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March 03, 2011 - Image 63

Resource type:
The Detroit Jewish News, 2011-03-03

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Happy birthday to MY VERY SPECIAL FRIEND

Who always has an ear to lend

She's so very cute as you all will agree
And she also has a great

Bnei Akiva Bash

Lively program draws families
to holiday celebration.

Chavivah Bluth
Teen2Teen Staff Writer

She runs Action Tours with
charm and class
While her partner stays home
and sits on his A**

She is known by every charity in town
Because when they call she NEVER turns them down


ocal members of Bnei Akiva, a
religious Zionist youth move-
ment, hosted its annual Tu
b'Shevat family seder Jan. 19 at Young
Israel of Oak Park.
After coming in from the cold, the
first thing everyone did, of course,
was approach the lovely spread of hot
The sheva minim (seven species)
were displayed on each table for use
in the ceremony. The walls of the shill
were decorated with trees and the
Star of David made by the Bnei Akiva
madrichot (counselors).
Tu b'Shevat is a holiday celebrat-
ing the day of judgment for trees and
their upcoming new year. Tu b'Shevat,
being an environmental holiday
includes the mention of the sheva
minim: wheat, barley, grapes, figs,
dates, pomegranates and olives. Each
represent a different type of a blessing
you can make on food.
Wheat, which can be made into
breads and other pastries, is Hamotzi,
the highest form of a blessing because
you wash for it, making it into a meal.
Barley represents mezonot, the second
type of grain blessing, but not one to
wash for. Next is grapes, which are
translated into wine or grape juice,
which has its own blessing, hagafen.
Next are the fruits, ha'eitz (tree) the
olives, pomegranates, dates and figs.
The olive is eaten first because in the
Bible, the text mentions olives twice,
showing its superiority over other
fruits. Lastly, the blessing of shehakol,
used for liquids, candies or if the
proper blessing is unknown; shehakol
derived from the word kol meaning
"all," as in this covers all blessings.
"Why make a big celebration about
a non-major holiday many people
don't even celebrate?" It's a good ques-
tion if you think about it. In Israel
on Tu b'Shevat, hundreds of trees are
planted symbolizing a fresh start,
renewal. Although we may think the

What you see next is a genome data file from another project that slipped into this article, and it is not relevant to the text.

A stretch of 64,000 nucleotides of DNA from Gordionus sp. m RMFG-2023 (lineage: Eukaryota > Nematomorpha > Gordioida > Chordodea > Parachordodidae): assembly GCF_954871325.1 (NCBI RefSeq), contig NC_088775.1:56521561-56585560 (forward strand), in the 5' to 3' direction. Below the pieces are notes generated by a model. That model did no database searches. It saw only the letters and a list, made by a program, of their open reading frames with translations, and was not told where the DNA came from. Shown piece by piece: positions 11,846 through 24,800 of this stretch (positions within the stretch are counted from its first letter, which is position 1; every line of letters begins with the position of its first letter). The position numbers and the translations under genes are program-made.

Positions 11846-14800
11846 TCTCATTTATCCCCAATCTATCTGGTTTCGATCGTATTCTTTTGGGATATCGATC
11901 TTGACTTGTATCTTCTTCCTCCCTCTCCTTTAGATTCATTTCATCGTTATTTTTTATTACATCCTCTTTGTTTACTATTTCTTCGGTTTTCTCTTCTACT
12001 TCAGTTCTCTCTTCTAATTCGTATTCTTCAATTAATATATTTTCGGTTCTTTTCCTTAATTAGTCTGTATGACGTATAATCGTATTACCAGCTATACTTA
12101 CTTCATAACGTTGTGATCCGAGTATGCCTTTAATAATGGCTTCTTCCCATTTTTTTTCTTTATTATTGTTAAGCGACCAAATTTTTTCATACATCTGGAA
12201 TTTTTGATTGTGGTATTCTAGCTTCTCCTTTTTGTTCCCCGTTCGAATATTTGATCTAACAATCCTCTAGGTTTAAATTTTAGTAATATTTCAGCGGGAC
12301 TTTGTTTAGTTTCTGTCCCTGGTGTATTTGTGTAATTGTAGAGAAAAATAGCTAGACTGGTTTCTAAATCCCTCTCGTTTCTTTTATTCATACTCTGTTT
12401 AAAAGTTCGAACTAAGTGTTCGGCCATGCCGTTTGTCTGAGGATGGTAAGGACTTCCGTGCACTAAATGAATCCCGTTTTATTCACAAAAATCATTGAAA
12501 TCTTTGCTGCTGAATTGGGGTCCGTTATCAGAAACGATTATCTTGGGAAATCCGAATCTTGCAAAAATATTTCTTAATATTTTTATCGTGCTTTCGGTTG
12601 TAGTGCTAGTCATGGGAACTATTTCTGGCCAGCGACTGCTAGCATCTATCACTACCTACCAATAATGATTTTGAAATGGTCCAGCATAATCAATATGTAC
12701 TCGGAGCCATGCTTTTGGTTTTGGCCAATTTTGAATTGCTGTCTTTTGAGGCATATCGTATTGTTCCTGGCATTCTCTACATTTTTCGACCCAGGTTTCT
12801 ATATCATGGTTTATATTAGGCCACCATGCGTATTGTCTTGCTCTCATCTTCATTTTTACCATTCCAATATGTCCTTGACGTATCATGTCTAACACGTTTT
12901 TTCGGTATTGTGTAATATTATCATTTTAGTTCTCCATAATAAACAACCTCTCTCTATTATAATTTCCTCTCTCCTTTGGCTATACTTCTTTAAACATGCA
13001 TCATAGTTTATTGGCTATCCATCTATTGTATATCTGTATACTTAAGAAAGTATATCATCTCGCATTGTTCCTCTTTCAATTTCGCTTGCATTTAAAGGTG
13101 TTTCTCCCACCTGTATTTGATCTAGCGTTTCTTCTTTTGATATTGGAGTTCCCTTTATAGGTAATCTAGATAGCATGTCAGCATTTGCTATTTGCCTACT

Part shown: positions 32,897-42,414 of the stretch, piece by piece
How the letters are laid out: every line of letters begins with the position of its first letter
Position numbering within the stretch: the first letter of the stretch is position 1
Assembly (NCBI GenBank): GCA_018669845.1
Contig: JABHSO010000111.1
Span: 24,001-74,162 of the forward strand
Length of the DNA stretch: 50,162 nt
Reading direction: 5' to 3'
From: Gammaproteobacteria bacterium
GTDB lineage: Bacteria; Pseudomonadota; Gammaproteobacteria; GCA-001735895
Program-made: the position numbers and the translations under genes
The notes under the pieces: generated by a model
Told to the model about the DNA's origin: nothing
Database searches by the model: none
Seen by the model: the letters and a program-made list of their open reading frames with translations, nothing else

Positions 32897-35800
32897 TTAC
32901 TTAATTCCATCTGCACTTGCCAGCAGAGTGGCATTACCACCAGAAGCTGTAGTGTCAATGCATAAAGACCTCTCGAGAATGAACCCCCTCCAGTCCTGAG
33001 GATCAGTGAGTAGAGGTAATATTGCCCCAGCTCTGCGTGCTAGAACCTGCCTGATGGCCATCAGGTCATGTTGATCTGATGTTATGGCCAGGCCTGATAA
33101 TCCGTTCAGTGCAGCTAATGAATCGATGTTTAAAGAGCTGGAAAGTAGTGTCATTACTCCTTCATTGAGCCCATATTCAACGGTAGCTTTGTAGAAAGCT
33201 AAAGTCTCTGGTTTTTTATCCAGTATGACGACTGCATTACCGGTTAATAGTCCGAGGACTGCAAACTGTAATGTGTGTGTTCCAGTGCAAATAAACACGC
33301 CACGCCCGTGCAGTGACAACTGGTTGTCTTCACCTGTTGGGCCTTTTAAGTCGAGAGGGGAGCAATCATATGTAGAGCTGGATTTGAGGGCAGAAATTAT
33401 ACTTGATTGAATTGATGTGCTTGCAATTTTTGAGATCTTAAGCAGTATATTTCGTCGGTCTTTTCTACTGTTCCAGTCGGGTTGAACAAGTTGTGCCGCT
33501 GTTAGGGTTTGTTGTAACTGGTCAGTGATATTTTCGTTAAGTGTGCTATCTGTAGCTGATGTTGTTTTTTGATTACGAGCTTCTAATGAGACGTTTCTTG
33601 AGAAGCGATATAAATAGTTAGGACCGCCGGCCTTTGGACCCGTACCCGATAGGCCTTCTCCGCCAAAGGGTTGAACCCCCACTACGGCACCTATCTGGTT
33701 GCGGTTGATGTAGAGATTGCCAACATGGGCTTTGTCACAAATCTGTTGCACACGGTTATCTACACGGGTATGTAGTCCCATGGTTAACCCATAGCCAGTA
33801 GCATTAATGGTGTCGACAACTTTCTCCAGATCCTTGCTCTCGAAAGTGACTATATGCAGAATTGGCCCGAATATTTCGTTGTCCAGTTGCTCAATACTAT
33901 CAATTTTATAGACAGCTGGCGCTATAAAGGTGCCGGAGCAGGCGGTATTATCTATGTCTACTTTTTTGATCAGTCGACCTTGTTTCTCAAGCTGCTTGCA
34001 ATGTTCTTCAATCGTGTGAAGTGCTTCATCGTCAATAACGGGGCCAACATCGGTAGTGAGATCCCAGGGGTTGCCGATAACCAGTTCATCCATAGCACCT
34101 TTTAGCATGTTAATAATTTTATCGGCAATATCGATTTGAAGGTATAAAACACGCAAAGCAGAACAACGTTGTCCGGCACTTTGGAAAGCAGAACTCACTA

judgment is only for trees, it's a day of
judgment for us as well. What happens
to our crops indirectly affects us.
The seven species we eat aren't just
for show; Tu b'Shevat is a day where
we appreciate the fruits given to us by

As a wife, mom & Bubbe
she can't be beat
Being with her is always a treat

My wishes for her are simple but true
May all her future birthdays never be blue

May they be filled, with the very best
Continued good health and more trips out west

Love, Your favorite 8AM caller Ann Alpern


Turn your old GOLD into
CASH! We will buy ALL
of your precious metals,

Herschel Rogers, a Bnei Akiva counselor,

plays bass in the Bnei Akiva band.

God and, in turn, bless Him for mak-
ing them.
"It's about appreciating Israel and
renewal:' said one of Bnei Akiva's head
madrichot Liz Kirshner.
Bnei Akiva groups performed vari-
ous skits explaining our appreciation
of our Holy Land and the importance
of its renewal. After each skit, a Bnei
Akiva counselor would give a short
summary about the importance of a
specific species and then perform its
The feeling of spiritual rebirth was
all around when the Bnei Akiva band
took the stage. Musicians Yoni Nadel,
Cobi Nadel, Justin Kelman, Dovi
Snider and Herschel Rogers performed
crowd pleasers.
The seder, produced almost corn-
pletely by kids from the community,
was a great success. Everyone left with
a sense of pride in being Jews; in being
part of the Jewish people. I I


Chavivah Bluth, 15, is a sophomore at

Akiva Hebrew Day School in Southfield.


MCs, DJs, Dancers
Lighting Staging

March 3e 2011


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